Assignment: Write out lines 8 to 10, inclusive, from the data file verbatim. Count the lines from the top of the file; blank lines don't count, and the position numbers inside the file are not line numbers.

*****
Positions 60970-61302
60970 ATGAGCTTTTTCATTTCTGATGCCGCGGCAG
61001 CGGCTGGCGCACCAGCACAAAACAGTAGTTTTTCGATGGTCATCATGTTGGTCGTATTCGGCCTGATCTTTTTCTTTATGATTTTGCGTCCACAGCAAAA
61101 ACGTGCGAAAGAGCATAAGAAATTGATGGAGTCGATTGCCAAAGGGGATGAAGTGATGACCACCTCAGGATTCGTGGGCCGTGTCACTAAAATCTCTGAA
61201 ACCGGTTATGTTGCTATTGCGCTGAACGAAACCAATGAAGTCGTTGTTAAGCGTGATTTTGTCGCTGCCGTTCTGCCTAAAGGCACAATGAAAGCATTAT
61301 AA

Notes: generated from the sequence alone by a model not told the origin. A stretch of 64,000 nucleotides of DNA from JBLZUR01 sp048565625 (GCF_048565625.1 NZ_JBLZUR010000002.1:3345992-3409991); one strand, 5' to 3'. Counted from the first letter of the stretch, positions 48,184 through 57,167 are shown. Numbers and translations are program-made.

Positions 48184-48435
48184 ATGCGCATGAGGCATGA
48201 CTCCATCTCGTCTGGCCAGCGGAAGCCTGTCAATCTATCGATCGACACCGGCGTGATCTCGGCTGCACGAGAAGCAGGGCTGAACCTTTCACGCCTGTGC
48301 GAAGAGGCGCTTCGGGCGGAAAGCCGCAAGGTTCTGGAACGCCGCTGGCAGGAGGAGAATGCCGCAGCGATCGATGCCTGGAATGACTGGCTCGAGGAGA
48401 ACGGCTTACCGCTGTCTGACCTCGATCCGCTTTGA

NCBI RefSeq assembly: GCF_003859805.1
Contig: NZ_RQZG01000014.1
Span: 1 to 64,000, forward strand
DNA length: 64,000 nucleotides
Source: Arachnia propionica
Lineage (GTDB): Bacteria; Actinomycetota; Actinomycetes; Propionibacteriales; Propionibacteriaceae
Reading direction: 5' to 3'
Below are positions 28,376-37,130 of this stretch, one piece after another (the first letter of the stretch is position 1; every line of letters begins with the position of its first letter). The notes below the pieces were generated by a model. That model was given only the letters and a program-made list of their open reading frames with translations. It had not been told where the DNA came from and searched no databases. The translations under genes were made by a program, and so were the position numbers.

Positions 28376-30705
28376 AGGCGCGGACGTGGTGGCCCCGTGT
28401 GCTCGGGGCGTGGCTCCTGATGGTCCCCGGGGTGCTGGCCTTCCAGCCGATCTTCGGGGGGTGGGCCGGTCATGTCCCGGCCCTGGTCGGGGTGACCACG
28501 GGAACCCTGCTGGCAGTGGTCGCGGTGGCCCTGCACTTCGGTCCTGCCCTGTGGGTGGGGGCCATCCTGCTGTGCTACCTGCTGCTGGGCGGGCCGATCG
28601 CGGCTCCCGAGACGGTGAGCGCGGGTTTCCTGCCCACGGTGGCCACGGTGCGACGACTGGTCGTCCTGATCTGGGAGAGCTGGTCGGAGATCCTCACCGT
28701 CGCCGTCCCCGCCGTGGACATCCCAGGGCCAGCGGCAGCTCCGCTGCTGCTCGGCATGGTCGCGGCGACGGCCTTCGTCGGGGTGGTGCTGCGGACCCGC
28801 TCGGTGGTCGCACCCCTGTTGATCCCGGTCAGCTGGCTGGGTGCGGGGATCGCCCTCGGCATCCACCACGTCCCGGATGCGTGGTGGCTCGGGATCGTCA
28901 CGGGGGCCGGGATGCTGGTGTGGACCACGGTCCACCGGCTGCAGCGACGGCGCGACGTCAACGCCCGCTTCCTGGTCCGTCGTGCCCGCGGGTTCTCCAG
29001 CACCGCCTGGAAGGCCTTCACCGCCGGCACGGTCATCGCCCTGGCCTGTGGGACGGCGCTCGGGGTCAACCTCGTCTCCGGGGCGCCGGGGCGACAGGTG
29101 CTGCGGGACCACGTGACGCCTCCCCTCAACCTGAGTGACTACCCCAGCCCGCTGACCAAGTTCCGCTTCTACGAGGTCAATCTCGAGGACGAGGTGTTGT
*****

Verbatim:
Positions 48184-48435
48184 ATGCGCATGAGGCATGA
48201 CTCCATCTCGTCTGGCCAGCGGAAGCCTGTCAATCTATCGATCGACACCGGCGTGATCTCGGCTGCACGAGAAGCAGGGCTGAACCTTTCACGCCTGTGC